Wednesday, 13 April 2011

Kinesics (or using Body Language in your novels)


Kinesics is the interpretation of body language i.e. the movement of the body as a whole or any part of the body.  The term was first used in 1952 by Ray Birdwhistell, an anthropologist, who argued that all movements of the body have meaning and that these non-verbal forms of language can be analysed.

Of course we’re all aware of how different facial expressions can reveal a person’s feelings.  There are seven universally recognized emotions shown through facial expressions: fear, anger, surprise, contempt, disgust, happiness, and sadness.  I would suggest there are many more – concentration, desire, joy, frustration and confusion are just a few that come to mind.  As writers, it’s our job to show our characters’ feelings – not by statements such as ‘She felt confused’ but by showing her confusion as in ‘Her nose wrinkled and the crease between her brows deepened as she looked from Sam to John and then back again.’

Eyes and mouth probably play the largest part in showing feelings – contrast the widening eyes of interest with the rolling eyes of frustration, and the tight-lipped smile with the pursed lips. Eye-contact (or lack of it) can also reveal a whole range of different feelings. 

The movement of the head as a whole is important too. Nodding signifies agreement, slow head nodding shows attentiveness, fast head nodding can show impatience, and there’s a world of difference between the head held high and the head down.

The position of the arms can signify different things, and of course the hands have their own language, whether it’s clenched fists, cracking knuckles or fidgeting with a pen or wineglass.

Leg positions can sometimes be influenced by gender.  Men and women do tend to sit differently.  Partly due to clothing, partly due to sexual differences, men naturally exhibit more open leg positions than women, but there are still accepted interpretations of leg position.  The figure-4 leg cross with the supporting leg being crossed just above the knee by the ankle of the or lower calf of the crossing leg signifies independence.  With a hand clamped over the ankle of the crossing leg, it can reveal stubbornness since the hand produces a locked position, reflecting the mood of the person.

Even the position of people in relation to each other can be interesting.  Sitting opposite another person can create a feeling of confrontation, which is intensified if there is a table of desk between you and the other person.  Of course, sitting opposite across a table can be fine for lovers who gaze into each other’s eyes!

Studying kinesics can help us to use the right expressions, gestures, movement or body positions to reveal the emotions of our characters.

One the best articles I have read on the subject can be found at http://www.businessballs.com/body-language.htm  This gives lots of examples, but also points out that body-language is not an exact science, and that a single body language signal cannot be considered a reliable indicator.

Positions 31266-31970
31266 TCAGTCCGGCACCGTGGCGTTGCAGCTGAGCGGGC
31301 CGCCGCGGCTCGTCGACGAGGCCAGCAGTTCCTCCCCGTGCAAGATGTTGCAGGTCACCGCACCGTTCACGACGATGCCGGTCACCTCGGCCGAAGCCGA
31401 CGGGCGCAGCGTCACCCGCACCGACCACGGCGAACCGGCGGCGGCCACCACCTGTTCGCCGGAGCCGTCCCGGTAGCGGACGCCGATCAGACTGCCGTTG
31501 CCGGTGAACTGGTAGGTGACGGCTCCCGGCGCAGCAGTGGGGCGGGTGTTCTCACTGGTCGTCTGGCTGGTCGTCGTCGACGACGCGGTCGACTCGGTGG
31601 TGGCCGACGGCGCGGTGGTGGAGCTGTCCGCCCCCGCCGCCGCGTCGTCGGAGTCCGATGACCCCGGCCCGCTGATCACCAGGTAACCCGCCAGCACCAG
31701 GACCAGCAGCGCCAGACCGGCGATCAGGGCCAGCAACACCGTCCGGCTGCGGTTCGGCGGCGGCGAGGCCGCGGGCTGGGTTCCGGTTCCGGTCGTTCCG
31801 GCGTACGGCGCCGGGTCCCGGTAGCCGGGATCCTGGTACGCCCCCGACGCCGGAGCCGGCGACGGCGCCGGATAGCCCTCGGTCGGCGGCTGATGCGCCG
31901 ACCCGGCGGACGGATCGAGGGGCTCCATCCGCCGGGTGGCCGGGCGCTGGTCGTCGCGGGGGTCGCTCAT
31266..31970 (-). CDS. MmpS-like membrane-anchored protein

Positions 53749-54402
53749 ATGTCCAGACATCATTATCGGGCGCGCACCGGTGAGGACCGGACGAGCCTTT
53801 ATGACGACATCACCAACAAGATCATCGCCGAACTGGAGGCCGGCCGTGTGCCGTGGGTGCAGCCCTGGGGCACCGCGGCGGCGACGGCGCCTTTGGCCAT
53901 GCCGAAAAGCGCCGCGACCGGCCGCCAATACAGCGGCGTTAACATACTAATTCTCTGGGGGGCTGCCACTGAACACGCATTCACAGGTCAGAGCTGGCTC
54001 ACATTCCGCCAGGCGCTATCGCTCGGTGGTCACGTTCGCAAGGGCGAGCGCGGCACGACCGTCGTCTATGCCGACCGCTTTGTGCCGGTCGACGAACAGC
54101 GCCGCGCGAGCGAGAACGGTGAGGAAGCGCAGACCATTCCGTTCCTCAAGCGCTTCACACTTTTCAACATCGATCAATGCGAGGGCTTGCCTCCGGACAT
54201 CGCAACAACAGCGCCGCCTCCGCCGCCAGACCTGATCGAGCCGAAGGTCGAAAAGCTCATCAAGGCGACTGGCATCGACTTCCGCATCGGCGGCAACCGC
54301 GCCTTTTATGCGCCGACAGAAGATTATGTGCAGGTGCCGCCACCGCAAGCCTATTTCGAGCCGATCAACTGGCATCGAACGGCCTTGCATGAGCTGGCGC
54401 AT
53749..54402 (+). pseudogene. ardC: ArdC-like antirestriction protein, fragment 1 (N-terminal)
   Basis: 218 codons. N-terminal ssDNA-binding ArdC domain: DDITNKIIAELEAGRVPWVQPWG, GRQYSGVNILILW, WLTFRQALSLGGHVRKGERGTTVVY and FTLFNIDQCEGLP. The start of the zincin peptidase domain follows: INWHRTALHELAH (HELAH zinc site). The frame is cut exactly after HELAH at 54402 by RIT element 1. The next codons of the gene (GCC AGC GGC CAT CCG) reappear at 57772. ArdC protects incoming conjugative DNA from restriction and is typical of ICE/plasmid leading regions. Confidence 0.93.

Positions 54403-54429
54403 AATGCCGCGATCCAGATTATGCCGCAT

15 comments:

  1. This is an absolutely excellent post! I've already read it twice. Thank you so much. :)

    ReplyDelete
  2. What a wonderful K-word! I wished I'd thought of it! *g* I've already done some exercises with body language and eye movements - very interesting! Of course, I'm a huge fan of 'Lie To Me'! Would be cool to have that ability, too!

    Greets from Germany!

    Karin @ Nofretiris Dream Of Writing

    ReplyDelete
  3. Hi! Just stopping by from the A to Z Challenge!
    gigglelaughcry.blogspot.com

    ReplyDelete
  4. Glad you found it interesting, Jeffrey. Must admit I only knew a little about the subject until I searched for K words and discovered Kinesics. The more I read, the more I realised how useful it could be in our writing.

    Guten Tag, Nofretiri! I only knew the basic body language (like arms folded etc) and never knew there were so many.

    Hi, Giggle Laugh Cry, thanks for visiting!

    ReplyDelete
  5. Great post, wish I thought of this one.
    Congrats on the book success.

    BTW 103 words for a blurb sounds good.
    (I'm talking the whole back cover of meandering drivel that isn't so impressive on a book I recently obtained):O)

    ReplyDelete
  6. Thanks, Madeleine - I enjoyed finding out more about Kinesics!
    Agree that some back-cover blurbs either give too much away about the story or, as you say, are full of meandering drivel (love that phrase!)

    ReplyDelete
  7. Great use for K! It's amazing how so many things we study can be used in our writing.

    This made me think of the sea witch Ursula in the Little Mermaid advising Arial that she could always use body language. :-)

    ReplyDelete
  8. A valuable post, Paula. Too often we overlook the opportunity to use body language to dramatize a point and take the easy way out by telling. Thanks for providing the link to the article with examples, too.

    ReplyDelete
  9. C R, you made me giggle - and wonder if there's a body language analysis for flapping one's tail :-)

    John, thanks so much for dropping in. Hope you find the article useful. I've bookmarked it and am sure I will refer to it frequently now.

    ReplyDelete
  10. I love the final picture, there is so much emotion in it. I can kinda see jealousy etched on the girl in the backs face.:O

    ReplyDelete
  11. i'll have to read this when i have more time. thanks for sharing.

    ReplyDelete